3. Directly trading the stocks: Another option is to directly buy Australian stocks. Although it is more challenging than buying ADRs, you can buy and sell stocks directly on a few international stock exchanges thanks to the particular services offered by a number of online brokerages. Interactive Brokers is one broker that provides access to the majority of stock exchanges worldwide. There may be other brokers, such as TradeStation and E*Trade. Ask your broker about direct access to Australian equities if you are interested in that market; you may be surprised they offer them.
  4. Australian stock CFDs: While this is not usually recommended, it is a good option for speculation purposes. You can trade Australian stock CFDs via a CFD broker, such as IG, eToro, and so on; an Australian CFD broker, such as Fusion Markets, is more likely to offer Australian stock CFDs than other ones. If your interest is just to gain from price movements rather than own the underlying stocks, explore this option. It is best used for short-term trading and speculation, not investing, as it does not offer you the ability to own the asset. Always keep in the back of your mind that the majority of CFD traders lose money.

Australian trading strategies backtest (strategy)

Backtests are a great way to assess the risk associated with a particular strategy and identify potential opportunities for increased profitability. By using the backtest tool, traders can develop more informed and profitable strategies for their portfolios. Backtesting trading strategies is the best tool for making informed investment decisions, although it’s far from perfect.

With that said, let’s look at some specific Australian trading strategies for stocks by using the ETF with the ticker code EWA:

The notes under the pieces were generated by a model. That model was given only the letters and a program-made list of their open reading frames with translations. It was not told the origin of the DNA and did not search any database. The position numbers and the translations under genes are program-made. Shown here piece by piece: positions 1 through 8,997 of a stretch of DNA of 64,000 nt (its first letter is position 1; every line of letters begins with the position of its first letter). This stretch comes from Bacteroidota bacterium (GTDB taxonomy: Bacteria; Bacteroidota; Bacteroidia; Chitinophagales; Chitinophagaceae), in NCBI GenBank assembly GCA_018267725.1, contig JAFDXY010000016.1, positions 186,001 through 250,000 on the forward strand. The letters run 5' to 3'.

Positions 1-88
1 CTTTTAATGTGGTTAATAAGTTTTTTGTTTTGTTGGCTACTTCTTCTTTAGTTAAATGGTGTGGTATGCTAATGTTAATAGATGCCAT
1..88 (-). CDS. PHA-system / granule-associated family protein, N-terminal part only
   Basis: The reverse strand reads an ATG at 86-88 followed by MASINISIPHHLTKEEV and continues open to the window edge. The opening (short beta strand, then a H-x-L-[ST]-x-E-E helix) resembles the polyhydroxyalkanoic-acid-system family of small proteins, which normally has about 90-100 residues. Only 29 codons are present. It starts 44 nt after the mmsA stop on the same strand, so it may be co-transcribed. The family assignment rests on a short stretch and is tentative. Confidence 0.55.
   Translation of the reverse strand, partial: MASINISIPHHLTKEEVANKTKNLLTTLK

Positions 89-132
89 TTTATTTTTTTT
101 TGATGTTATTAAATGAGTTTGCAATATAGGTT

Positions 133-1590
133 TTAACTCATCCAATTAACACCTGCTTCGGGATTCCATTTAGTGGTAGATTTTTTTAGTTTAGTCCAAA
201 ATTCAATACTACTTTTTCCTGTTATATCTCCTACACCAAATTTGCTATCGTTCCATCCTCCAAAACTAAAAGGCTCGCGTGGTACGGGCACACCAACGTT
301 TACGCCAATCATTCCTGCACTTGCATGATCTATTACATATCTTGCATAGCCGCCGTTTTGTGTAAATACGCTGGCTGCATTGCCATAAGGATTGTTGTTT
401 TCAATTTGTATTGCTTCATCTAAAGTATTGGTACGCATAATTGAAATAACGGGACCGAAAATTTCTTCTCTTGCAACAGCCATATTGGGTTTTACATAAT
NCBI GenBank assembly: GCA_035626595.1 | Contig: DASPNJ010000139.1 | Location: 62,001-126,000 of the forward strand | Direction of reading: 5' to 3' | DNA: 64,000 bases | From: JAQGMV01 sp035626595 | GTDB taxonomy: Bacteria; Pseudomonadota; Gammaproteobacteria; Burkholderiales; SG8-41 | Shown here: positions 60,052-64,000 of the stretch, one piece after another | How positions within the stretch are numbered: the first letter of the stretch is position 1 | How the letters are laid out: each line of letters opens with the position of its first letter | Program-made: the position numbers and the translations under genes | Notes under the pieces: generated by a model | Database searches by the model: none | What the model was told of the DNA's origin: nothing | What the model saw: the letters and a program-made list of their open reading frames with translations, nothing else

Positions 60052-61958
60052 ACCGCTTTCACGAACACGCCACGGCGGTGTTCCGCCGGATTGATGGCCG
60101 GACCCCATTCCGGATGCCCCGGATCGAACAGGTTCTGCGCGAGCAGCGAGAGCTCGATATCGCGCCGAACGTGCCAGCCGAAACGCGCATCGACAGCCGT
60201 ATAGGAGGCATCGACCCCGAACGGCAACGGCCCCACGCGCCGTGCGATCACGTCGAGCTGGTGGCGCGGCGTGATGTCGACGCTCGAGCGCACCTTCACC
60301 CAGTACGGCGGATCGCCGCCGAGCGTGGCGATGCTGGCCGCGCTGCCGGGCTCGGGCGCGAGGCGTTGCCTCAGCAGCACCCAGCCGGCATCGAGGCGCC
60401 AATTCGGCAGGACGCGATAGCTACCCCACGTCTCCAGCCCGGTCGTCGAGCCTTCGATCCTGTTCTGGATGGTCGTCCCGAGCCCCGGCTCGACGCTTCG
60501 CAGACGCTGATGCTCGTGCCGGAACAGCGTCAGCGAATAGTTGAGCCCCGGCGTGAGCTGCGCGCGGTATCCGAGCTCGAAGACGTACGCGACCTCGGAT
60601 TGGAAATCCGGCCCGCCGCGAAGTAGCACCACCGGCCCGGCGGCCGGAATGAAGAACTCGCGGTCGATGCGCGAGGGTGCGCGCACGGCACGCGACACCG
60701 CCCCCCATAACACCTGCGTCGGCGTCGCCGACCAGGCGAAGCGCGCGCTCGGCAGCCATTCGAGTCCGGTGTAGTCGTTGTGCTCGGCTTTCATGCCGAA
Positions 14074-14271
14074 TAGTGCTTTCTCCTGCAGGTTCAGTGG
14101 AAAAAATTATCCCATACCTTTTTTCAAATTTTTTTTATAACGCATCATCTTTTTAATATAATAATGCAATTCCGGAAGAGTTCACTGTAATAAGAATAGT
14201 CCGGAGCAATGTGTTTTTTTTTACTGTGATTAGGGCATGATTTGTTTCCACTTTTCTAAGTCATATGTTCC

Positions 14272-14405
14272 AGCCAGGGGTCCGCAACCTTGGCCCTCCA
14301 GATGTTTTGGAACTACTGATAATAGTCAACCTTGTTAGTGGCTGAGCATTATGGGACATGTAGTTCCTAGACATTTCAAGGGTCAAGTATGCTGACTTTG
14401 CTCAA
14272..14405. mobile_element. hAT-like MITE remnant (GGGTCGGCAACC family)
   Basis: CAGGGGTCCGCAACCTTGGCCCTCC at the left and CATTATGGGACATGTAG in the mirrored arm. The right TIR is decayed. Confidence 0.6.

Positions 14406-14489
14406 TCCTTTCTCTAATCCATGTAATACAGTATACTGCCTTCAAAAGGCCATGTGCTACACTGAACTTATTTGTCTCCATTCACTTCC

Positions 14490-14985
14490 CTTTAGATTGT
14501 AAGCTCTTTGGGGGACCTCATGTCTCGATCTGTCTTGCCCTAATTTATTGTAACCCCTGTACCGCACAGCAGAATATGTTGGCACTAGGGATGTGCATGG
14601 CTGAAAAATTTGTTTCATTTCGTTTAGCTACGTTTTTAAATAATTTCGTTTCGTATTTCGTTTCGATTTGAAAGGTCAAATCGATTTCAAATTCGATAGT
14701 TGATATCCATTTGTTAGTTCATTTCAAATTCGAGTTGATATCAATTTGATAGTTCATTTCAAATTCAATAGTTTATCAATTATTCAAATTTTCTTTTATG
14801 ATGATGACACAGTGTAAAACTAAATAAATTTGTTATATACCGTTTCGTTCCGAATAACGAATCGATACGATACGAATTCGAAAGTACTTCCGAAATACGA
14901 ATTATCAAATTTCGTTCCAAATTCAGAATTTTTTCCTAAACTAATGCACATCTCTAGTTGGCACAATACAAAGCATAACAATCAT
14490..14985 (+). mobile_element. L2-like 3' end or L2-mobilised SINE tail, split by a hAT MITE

First, the Australian market has much more exposure to commodities than most markets, like Canada and Norway. This makes these markets slightly different and sometimes harder to trade than the US stock market.

Let’s show you an example of the difference by using the following trading rules:

Trading Rules


Pretty simple, and we get the following equity curve for EWA:

Australian trading strategies

For comparison, this is how the same strategy looks for SPY (S&P 500):

Australian trading strategies backtest

As you can see, the strategy performs better and more consistently in the US markets. Thus, mean reversion strategies are less efficient for commodity-related markets.

We traded many classical strategies for EWA with no success, like the 200-day moving average strategy and the Golden Cross strategy.

So, what does work?

Let’s turn to the old faithful: Seasonal trading strategies work on most markets:

Australian seasonal trading strategy

The Santa Claus effect has been particularly strong for Australian stocks. We made the following trading rules:

  • We buy at the close of the US OPEX Friday in December (normally sometime between calendar days 14 and 22,
  • And we sell at the close of the month (close of December).

The performance and return look like this:

Australian seasonal trading strategy for stocks

Since 1996 it has only had two negative years: 2002 (-0.1%) and 2020 (-0.2%). Thus, the win rate is so far 92%. The average gain per trade is 2.4%. These are pretty solid results but based on a small sample since it only trades once a year. By being invested only 2.3% per year, you get 1.87% annual returns, compared to buy&hold’s 7.34% (dividends included).